A climb up Malvern Hill


On July 1, 1862, Confederates never got close to expertly placed Union artillery at Malvern Hill.
The afternoon sun is scorching hot and therefore Malvern Hill, always inviting, now looks doubly so as it lifts its forest crown in the distance. What a welcome thing it was to the marching thousands, whose backs were towards a foe eager to smite, the veterans of that hard campaign no doubt recall. As I approached there came to mind that bit of verse made of the other Malvern in Worcestershire in the time when Charles, the first English King of the name, still kept his head between his shoulders:

Great Malvern!
When western winds do rock 
Both corn and country.
Thy hill doth break: the shock --
They cannot hurt thee;
When waters great abound, 
And many a country's drowned,
Thou standest safe and sound,
Oh, praise the Lord!

                      PANORAMA: Confederate's view of Malvern Hill battlefield. 
                                         (Click at upper right for full-screen view.)

The road leading up the plateau to Mrs. Alexander's house, which may be seen when one is ten miles away, is gravelly and hard to climb. The farming land on the plateau stretches tor a mile and a half along the James, commanding that river, but it is poorly cultivated. Many places that were cleared at the time of the battle are now in scrub pine, which is particularly thick on the slope up which D. H. Hill hurled his lines and down which leaden missiles flew so fast that he left five thousand men dead and dying in his path.

The ravines running from the plateau to the thick woods towards the north and east sometimes after heavy rains give up skeletons, and the woods below contain many evidences of the desperate assault. A year or so ago, some oak timber was cut from this Malvern slope and hauled to a sawmill on Turkey Island creek. One day the saw struck a shell and there wasn't any more need of the keen-toothed steel for that log. Saw, sawyer, log and mill roof went off in various directions much in the same way as the things about the Brandywine powder mills are in the habit of doing.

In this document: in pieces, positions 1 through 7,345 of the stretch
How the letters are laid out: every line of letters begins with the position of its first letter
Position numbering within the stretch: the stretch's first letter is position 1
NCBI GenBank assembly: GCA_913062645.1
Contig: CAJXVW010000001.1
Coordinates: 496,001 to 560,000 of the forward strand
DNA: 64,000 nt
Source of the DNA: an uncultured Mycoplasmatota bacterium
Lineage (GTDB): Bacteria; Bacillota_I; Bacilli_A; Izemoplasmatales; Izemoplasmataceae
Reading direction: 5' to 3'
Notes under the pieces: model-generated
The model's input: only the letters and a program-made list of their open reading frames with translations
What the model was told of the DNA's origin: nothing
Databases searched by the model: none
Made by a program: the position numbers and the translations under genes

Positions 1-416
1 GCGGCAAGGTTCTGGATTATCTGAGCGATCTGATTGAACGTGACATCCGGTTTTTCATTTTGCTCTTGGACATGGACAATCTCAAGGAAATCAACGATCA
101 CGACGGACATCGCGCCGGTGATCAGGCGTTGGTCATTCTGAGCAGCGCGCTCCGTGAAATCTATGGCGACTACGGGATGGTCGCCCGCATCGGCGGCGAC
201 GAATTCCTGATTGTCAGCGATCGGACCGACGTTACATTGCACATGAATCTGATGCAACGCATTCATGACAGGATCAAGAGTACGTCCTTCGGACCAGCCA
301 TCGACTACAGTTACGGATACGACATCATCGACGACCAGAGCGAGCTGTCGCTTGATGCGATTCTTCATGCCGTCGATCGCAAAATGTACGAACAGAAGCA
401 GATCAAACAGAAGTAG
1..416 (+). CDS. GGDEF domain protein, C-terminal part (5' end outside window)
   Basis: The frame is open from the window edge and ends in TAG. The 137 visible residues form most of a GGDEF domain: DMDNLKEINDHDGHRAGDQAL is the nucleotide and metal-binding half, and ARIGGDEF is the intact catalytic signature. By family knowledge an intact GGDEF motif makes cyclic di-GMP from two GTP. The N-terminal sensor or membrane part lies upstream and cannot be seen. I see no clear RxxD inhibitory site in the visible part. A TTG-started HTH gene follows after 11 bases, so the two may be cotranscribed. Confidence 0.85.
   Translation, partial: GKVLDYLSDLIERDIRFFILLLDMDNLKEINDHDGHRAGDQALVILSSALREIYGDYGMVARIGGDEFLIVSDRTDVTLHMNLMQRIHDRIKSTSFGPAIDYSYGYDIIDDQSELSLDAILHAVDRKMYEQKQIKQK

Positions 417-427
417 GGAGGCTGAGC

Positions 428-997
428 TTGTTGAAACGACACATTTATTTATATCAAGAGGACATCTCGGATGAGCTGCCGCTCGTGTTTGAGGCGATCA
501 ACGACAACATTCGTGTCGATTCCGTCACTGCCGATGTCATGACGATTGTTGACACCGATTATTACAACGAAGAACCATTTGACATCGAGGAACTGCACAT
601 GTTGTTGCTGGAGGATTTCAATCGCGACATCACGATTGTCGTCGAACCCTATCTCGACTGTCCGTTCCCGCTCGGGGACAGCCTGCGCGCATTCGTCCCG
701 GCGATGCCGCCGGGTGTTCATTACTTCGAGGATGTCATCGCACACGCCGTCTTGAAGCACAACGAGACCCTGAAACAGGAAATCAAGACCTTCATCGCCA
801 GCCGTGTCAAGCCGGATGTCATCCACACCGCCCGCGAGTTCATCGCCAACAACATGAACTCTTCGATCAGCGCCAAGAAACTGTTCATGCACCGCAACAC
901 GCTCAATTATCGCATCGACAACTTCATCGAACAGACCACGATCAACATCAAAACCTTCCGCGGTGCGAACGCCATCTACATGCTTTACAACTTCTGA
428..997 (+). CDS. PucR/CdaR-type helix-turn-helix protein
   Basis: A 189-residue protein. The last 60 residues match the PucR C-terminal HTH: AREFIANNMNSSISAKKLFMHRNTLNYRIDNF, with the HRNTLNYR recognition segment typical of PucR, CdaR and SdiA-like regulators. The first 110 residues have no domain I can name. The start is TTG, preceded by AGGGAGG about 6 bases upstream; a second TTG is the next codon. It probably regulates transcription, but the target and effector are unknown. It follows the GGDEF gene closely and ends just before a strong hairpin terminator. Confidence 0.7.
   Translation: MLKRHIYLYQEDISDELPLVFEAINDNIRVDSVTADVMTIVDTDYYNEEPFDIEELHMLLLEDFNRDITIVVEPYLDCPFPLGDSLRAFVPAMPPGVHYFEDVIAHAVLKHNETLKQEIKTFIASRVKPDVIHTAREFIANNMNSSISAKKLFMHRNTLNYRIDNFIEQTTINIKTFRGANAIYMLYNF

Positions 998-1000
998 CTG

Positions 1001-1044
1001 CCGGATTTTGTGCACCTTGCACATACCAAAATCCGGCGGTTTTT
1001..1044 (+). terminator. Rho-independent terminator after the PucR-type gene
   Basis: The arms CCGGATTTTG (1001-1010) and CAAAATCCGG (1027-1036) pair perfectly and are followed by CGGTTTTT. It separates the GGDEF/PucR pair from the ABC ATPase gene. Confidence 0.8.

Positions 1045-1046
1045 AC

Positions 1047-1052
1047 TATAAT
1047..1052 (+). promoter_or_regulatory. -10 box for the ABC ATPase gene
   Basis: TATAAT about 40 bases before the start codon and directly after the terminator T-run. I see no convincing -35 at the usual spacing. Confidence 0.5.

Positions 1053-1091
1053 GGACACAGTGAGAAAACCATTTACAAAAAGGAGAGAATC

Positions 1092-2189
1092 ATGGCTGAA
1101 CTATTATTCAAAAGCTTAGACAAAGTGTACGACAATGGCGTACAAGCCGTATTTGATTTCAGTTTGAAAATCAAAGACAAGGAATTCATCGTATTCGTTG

While Frederick Betz was hunting in the thick timber last fall he came upon three guns resting against a large oak tree. The stocks were rotten and the bark of the tree had grown around the barrels, but there they stood, silent sentries of Malvern -- [George] McClellan's refuge and the Grand Army's steadfast rock.

--  G.M.

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4 comments:

  1. It must have been very moving to visit that battlefield with the grisly remains and talk to those who witnessed the carnage less than a generation before.

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  2. Anonymous3:34 PM

    Haunting - the idea that veterans of those famous battles were just living their lives as local citizens in the neighborhood sixteen years later is startling, but that's the way it was everywhere in the South for the next fifty + years...the lack of attention to remains is also surprising as there were many efforts to find and inter, or re-inter from temporary graves, the dead of either side. But this was only sixteen years, the effort went on for much much longer and even recently some remains were found at, I think, Manassas.

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  3. Very haunting stuff indeed. I can't imagine visiting the sites over a decade after the fact and finding the remains of good men and boys just laying out for the critters to get.

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  4. Awesome read!! Thanks so much!! I've been here in more than one occasion. I would have loved to have been there when the writer was!!